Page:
The Complainant is Advance Auto Innovations LLC of Virginia, United States of America, represented by Leclairryan, United States of America.
The Respondent is Gary Lam, XC2 of Hong Kong, SAR of People's Republic of China.
The disputed domain name <advaceautoparts.com> is registered with Moniker Online Services, LLC.
The Complaint was filed with the WIPO Arbitration and Mediation Center (the “Center”) on May 26, 2009. On May 27, 2009, the Center transmitted by email to Moniker Online Services, LLC a request for registrar verification in connection with the disputed domain name. On May 30, 2009, Moniker Online Services, LLC transmitted by email to the Center its verification response confirming that the Respondent is listed as the registrant and providing the contact details. The Center verified that the Complaint satisfied the formal requirements of the Uniform Domain Name Dispute Resolution Policy (the “Policy” or “UDRP”), the Rules for Uniform Domain Name Dispute Resolution Policy (the “Rules”), and the WIPO Supplemental Rules for Uniform Domain Name Dispute Resolution Policy (the “Supplemental Rules”).
In accordance with the Rules, paragraphs 2(a) and 4(a), the Center formally notified the Respondent of the Complaint, and the proceedings commenced on June 2, 2009. In accordance with the Rules, paragraph 5(a), the due date for Response was June 22, 2009. The Respondent did not submit any response. Accordingly, the Center notified the Respondent's default on June 23, 2009.
The Center appointed Alexandre Nappey as the sole panelist in this matter on June 30, 2009. The Panel finds that it was properly constituted. The Panel has submitted the Statement of Acceptance and Declaration of Impartiality and Independence, as required by the Center to ensure compliance with the Rules, paragraph 7.
The Complainant is a company registered under the laws of the United States (“U.S.”). It holds trademark rights on ADVANCE AUTO PARTS, especially various U.S. federal trademark registrations, primarily for use in connection with auto parts and accessories, and sale of auto parts and accessories.
The ADVANCE AUTO PARTS has been continuously and extensively used by the Complainant and its licensee Advance Stores Company since at least March 3, 1984.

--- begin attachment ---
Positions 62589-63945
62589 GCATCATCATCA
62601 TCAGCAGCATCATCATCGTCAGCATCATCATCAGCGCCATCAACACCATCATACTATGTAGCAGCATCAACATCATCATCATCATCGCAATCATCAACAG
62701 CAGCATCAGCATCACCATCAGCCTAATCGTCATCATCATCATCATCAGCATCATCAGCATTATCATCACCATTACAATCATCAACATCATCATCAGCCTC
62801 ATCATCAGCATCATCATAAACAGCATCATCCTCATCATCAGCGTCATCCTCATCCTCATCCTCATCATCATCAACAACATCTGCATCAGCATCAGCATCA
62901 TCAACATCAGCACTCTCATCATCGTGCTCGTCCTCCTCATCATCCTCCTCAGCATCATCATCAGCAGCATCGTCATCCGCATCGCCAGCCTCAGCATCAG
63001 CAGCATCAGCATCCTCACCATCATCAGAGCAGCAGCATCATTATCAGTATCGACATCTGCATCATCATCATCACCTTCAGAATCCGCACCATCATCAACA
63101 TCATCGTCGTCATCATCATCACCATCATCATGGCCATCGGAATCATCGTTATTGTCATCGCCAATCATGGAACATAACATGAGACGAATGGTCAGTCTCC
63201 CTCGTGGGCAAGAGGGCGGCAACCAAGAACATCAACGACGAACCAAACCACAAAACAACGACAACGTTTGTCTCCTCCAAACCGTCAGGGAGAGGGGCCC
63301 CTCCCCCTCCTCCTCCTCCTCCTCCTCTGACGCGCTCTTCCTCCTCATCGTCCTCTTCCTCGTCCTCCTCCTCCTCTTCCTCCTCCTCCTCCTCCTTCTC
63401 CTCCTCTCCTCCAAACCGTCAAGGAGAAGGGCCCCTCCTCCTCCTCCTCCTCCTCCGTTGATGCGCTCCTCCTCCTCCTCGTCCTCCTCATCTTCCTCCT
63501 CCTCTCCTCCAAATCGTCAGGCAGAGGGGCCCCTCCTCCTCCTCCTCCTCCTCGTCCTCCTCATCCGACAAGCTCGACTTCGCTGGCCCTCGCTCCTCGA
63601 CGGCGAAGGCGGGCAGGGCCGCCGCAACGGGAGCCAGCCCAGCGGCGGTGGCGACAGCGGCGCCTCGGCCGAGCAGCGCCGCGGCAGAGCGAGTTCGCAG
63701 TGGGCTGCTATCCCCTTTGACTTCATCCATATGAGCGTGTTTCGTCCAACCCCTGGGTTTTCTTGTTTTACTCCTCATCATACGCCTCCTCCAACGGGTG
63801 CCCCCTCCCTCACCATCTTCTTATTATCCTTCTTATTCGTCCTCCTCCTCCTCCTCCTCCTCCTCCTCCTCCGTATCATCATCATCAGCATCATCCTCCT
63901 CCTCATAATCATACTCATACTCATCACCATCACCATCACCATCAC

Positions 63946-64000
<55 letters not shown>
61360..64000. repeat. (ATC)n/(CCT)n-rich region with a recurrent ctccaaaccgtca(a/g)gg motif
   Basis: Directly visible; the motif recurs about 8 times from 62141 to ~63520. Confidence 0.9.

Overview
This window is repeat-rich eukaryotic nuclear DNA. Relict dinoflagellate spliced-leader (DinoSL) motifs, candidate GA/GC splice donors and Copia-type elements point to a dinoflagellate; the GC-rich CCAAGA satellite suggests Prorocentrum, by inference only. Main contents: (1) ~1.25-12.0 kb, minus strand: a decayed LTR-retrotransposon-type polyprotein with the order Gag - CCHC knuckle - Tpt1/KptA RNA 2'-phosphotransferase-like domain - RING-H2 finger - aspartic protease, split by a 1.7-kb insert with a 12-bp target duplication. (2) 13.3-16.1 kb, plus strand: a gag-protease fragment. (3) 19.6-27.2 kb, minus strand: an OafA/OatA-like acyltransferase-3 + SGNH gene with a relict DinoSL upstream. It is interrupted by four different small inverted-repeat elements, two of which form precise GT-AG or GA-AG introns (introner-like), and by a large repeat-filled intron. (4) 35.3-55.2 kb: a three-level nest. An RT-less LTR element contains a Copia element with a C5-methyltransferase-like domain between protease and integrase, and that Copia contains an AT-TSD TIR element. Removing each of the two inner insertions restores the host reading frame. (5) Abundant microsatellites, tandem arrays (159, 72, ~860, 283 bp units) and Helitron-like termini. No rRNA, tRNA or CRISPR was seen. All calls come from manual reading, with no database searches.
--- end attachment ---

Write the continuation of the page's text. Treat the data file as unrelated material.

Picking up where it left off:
The U.S. federal trademarks of the Complainant were filed between 1987 and 1993, and regularly renewed.
The Complainant also holds various domain names consisting of or containing the mark ADVANCE AUTO PARTS.
The disputed domain name was registered on June 15, 2005, more than seven years after the Complainant registered the <advanceautoparts.com> domain name, on September 29, 1997.
It resolves a website displaying adult content and pornographic sponsored links.
The Complainant sent a cease and desist letter on May, 5, 2009 to the WhoIs privacy service in the name of which the disputed domain name was initially registered. As soon as the complainant filed the present complaint, the registrar displayed the disclosed registrant details.
The Complainant asserts that the matter is a classic “typosquatting” case, considering that the domain name in issue is almost identical to the senior ADVANCE AUTO PARTS mark and the U.S. registered trademarks held by the Complainant.
It is also confusingly similar to the domain names of the Complainant, except for the omission of the “n” in the word “advance”.
The Complainant also claims that it did not authorize the Respondent to use the mark ADVANCE AUTO PARTS or any misspelling thereof, whereas the Respondent has never used or made demonstrable preparations to use the disputed domain name in connection with a bona fide offering of goods or services.
On the contrary, the Complainant points out the domain name operates a website which consists of pornographic pictures and sponsored links.
The Respondent does not show any right in the disputed domain name.
At last the Complainant claims that there is no evidence that the Respondent has ever legitimately been known as Advace Auto Parts. The only evident and plausible reason for the Respondent to have registered the disputed Domain Name for a website was to intentionally attract Internet users looking for the website of the Complainant and its licensed affiliate for its own commercial gain.
According to the Complainant, the Respondent had actual knowledge of the ADVANCE AUTO PARTS trademark at the time it registered the disputed domain name, having regard to the long and wide use and the subsequent reputation of the mark.
The misspelling of that mark in the disputed domain name was done intentionally and in bad faith to attract, for commercial gain, Internet users to the Respondent's website.
Therefore, the Complainant seeks the transfer of the disputed domain name.
The Respondent did not reply to the Complainant's contentions.
Notwithstanding the default of the Respondent, it remains up to the Complainant to make out its case in accordance with paragraph 4(a) of the Policy, and to demonstrate that:
(i) The domain name is identical or confusingly similar to a trademark or service mark in which the Complainant has rights; and
(ii) The Respondent has no rights or legitimate interests in respect of the domain name; and